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Clematis 'Arabella'


by Adam Pasco

Reliable, trouble-free plants are what we're all after, and Clematis 'Arabella' certainly fits the bill.


Clematis 'Arabella'Reliable, trouble-free plants are what we're all after, and Clematis 'Arabella' certainly fits the bill. I planted mine at the base of another really reliable plant, the evergreen Teucrium fruticans, placing it on the shaded north side so its roots kept cool out of the sun. There it was left to its own devices, using the shrubby germander as a living plant support.

C. 'Arabella' really comes into its own through late June into July, when its six blue petals open around a bold central boss of white anthers, but it'll keep flowering right through summer. Each flower measures about 7cm across. Although not as large as the flowers of many summer-flowering hybrids, the succession of blooms makes C. 'Arabella' really worthwhile. Clearly the RHS thinks so too, as they've given it their Award of Garden Merit.

'Arabella' is a herbaceous clematis; it doesn't twist around objects like 'proper' climbing varieties, so it does need planting partners for support. That's one of the great things about clematis: you can fit them into tiny gaps to provide extra layers of colour to existing shrubs.

As I want 'Arabella' to continue developing into a robust plant, I do treat it to a monthly drench with liquid feed, but that's about it. All shoots can be trimmed down to about a foot from the ground during winter, and new shoots will start developing from late February to continue the cycle.

Many great clematis have been bred in this country by Raymond Evison, who own Guernsey Clematis, but 'Arabella' comes from another great breeder, Barry Fretwell, who used to run Peveril Clematis Nursery down in the West Country (I think he retired a few years back). I like to know the origins of the plant varieties I grow; the people at the nurseries who put so much skill and expertise into breeding the outstanding plants we enjoy in our gardens.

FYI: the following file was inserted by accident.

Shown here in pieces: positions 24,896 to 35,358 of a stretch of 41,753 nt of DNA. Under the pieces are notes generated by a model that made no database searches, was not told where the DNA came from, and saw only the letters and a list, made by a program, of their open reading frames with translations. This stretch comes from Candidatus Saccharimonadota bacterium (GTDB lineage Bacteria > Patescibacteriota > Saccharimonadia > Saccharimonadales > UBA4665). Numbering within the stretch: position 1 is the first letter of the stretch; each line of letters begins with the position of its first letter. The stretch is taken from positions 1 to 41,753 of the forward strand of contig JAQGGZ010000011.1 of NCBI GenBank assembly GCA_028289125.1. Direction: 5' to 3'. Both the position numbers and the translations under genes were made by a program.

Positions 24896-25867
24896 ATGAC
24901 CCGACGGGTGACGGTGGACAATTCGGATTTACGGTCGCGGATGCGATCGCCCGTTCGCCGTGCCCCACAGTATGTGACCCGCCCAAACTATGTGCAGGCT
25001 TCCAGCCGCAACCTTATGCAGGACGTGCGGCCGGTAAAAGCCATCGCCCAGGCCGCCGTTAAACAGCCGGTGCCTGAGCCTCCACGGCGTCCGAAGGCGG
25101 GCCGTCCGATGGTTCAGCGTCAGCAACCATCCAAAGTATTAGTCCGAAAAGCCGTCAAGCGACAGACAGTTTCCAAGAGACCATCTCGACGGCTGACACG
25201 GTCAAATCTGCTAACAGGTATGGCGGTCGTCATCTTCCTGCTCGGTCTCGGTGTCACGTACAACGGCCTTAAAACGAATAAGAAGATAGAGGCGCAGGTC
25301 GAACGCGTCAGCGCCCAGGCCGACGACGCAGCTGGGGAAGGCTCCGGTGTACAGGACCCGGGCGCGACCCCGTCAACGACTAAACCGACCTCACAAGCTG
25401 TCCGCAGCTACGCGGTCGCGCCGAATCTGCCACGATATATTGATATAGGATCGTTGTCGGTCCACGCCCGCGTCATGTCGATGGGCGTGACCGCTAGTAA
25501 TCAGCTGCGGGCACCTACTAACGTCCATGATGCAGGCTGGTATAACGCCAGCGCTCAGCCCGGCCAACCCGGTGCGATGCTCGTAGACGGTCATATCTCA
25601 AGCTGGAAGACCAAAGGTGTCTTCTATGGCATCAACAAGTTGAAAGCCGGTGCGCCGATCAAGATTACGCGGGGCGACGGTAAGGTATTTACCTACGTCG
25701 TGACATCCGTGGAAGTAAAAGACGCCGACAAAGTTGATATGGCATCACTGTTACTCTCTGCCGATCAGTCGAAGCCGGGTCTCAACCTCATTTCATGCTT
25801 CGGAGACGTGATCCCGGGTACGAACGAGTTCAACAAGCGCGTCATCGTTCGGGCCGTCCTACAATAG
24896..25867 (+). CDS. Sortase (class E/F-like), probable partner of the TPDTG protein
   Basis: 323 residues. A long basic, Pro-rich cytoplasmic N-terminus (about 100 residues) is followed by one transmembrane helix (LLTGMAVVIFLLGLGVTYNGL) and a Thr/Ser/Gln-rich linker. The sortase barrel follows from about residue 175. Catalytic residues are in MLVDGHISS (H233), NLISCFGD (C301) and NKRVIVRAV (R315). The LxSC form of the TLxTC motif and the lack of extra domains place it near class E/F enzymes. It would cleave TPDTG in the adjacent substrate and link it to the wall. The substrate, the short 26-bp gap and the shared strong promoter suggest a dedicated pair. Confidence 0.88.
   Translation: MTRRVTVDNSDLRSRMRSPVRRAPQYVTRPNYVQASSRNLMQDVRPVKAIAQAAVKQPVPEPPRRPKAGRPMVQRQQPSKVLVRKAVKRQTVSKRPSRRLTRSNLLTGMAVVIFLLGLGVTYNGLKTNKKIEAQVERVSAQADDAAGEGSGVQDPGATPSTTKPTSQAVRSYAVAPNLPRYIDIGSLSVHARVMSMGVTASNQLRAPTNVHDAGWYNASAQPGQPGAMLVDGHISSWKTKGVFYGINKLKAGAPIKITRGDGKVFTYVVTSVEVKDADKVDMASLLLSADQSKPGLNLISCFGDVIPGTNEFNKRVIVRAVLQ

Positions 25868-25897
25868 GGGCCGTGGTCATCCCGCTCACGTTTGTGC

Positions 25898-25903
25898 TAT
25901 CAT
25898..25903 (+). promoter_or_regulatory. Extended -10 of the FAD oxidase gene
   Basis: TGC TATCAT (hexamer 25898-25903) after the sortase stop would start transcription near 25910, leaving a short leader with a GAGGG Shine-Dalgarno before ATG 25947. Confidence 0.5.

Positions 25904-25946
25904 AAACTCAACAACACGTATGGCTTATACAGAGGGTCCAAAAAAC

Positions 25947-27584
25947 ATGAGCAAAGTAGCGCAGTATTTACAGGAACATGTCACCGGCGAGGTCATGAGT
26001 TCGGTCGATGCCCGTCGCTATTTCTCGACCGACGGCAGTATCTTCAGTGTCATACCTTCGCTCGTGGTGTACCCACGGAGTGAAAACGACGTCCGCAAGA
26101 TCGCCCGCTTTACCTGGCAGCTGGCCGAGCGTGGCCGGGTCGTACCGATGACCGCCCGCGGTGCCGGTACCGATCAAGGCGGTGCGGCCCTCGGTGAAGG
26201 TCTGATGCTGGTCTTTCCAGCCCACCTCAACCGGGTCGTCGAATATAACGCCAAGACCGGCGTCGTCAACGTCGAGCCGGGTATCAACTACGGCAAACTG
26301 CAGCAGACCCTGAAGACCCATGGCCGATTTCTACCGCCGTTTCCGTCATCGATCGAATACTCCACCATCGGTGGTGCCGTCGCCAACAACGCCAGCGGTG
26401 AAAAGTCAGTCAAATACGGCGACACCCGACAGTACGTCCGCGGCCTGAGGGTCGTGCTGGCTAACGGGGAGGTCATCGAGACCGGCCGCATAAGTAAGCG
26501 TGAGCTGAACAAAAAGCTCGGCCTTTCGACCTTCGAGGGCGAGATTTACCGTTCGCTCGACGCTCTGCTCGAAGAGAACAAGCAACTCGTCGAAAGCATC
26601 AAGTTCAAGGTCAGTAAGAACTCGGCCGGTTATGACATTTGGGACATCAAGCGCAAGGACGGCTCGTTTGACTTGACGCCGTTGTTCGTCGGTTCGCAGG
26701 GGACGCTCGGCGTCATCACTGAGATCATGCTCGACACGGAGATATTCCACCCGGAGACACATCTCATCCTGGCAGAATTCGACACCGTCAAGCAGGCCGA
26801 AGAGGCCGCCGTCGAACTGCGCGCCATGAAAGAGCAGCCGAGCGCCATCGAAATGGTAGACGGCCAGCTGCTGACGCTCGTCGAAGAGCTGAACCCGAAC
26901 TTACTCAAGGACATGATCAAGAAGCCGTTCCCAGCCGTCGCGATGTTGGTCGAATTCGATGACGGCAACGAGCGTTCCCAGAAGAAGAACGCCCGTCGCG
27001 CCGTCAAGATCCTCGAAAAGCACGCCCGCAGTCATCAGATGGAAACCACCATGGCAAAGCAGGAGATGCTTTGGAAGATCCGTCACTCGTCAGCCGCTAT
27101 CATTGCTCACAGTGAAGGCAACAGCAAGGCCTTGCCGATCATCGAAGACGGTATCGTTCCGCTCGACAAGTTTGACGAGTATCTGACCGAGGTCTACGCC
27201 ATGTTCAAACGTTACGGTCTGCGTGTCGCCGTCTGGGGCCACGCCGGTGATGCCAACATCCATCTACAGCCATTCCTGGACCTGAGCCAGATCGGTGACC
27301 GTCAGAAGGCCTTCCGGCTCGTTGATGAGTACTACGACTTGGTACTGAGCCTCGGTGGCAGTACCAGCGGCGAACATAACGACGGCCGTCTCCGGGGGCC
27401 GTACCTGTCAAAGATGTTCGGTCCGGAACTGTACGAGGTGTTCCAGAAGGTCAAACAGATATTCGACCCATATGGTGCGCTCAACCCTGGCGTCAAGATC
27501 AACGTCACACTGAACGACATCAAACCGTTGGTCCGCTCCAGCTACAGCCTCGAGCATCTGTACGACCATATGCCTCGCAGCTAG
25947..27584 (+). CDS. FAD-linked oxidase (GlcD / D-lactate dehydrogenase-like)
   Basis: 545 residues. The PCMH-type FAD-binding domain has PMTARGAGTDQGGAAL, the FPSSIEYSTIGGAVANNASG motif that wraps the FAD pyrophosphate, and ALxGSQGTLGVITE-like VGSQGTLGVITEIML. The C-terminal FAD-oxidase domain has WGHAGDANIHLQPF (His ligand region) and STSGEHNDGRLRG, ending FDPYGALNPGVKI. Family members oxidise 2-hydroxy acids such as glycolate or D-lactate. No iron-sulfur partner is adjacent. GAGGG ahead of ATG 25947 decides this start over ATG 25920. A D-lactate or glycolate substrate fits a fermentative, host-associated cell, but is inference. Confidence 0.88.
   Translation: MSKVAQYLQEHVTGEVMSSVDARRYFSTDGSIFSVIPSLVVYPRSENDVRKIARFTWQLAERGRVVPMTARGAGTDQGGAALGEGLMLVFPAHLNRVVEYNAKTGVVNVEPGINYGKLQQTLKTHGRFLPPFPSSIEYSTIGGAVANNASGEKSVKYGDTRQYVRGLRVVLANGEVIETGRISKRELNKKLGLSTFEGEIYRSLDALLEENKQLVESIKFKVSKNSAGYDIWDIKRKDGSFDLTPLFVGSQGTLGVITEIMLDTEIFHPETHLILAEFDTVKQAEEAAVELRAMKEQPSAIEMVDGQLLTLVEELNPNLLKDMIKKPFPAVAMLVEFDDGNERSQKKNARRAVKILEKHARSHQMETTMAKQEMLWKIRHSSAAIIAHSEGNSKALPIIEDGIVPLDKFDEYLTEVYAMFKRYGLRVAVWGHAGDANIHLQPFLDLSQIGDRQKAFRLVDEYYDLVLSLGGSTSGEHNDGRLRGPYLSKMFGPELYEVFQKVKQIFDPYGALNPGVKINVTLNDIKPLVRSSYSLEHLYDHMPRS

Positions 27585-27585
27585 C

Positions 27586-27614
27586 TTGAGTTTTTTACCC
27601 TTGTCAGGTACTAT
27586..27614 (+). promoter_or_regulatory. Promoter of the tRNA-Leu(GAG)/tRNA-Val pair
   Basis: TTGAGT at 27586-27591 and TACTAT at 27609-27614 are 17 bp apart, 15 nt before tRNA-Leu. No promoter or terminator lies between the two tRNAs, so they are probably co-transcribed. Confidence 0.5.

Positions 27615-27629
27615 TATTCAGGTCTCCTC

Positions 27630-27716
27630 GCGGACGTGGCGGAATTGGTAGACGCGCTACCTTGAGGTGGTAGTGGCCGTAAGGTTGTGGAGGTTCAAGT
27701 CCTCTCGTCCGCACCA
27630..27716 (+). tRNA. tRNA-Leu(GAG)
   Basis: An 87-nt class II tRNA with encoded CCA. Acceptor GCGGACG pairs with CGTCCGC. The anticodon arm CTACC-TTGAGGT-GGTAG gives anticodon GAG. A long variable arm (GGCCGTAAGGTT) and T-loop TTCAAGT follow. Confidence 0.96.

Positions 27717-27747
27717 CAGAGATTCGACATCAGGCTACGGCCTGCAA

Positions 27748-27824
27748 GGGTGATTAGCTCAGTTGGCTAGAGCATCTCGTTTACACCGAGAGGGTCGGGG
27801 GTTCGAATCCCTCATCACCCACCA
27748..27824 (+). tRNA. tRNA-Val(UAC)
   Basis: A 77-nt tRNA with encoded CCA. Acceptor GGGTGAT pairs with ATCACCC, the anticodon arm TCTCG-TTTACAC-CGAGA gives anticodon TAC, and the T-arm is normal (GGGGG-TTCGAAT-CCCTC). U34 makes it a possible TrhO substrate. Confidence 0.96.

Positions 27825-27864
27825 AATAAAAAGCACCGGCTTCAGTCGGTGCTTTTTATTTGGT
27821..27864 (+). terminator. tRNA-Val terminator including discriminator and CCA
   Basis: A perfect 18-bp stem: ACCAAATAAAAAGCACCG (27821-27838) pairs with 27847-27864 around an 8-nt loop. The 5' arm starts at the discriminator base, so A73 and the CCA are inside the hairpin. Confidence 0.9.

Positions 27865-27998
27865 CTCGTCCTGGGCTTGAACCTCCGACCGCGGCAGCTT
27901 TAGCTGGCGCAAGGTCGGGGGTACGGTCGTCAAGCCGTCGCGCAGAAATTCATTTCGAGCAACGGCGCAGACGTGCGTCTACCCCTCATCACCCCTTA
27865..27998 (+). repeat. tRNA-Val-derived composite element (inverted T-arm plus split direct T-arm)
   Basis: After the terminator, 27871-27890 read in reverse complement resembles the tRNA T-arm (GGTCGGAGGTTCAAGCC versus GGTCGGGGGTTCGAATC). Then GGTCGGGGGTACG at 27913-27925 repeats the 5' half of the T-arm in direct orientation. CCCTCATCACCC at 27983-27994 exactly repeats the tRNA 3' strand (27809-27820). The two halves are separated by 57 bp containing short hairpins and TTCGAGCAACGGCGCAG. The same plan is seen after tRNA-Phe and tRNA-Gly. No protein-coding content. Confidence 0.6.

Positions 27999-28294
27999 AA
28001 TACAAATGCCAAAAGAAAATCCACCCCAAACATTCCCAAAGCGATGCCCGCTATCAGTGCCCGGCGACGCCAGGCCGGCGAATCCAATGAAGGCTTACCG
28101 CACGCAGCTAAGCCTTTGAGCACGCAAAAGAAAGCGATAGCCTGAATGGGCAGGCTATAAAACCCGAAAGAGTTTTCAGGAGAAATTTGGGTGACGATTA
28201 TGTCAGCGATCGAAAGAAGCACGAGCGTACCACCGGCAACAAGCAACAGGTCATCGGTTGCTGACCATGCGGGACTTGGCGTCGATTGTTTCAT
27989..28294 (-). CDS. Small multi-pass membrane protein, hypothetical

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Gardeners' World Web User 19/07/2008 at 10:50

I've tried five Clematis in my garden over the years and every one survived for only one year before keeling over with Clematis wilt. I'm not sure if it's the local soil but they're not successful for me, I even tried burying a large pot in the ground with a special mix in it but again it died in the second summer - so I've given up with Clematis, any advice would be happily received.

Gardeners' World Web User 22/07/2008 at 11:58

Marina, you must try growing any variety of Clematis viticella, as these are resistant to clematis wilt. I grow a fabulous variety called 'Pagoda' that has been in flower for weeks. The blooms are smaller than large-flowered summer hybrids, but what they lack in size they make up for in quantity.

Gardeners' World Web User 03/08/2008 at 11:59

As Arabella is an herbaceous clematis is it liable to wilt? and should it cut to the ground each year

Gardeners' World Web User 18/08/2008 at 19:34

I have this clematis that grows up through my Climber "Golden Showers". I cut it right back to the ground as soon as the flowers finish and each spring I have loads of new shoots which flower right up to the end of September.

Gardeners' World Web User 13/10/2008 at 20:10

Reply to Julie: I don't think impatiens downy mildew will spread to other non-related plants, like wallflowers. And no, there really isn't any soil treatment available to gardeners. Perhaps the weather will be different next summer and this disease will not be a problem, but the nurserymen I have spoken to are very worried about it. If your impatiens were affected this summer I would recommend avoiding growing them next year, but remember that New Guinea Impatiens are not affected.

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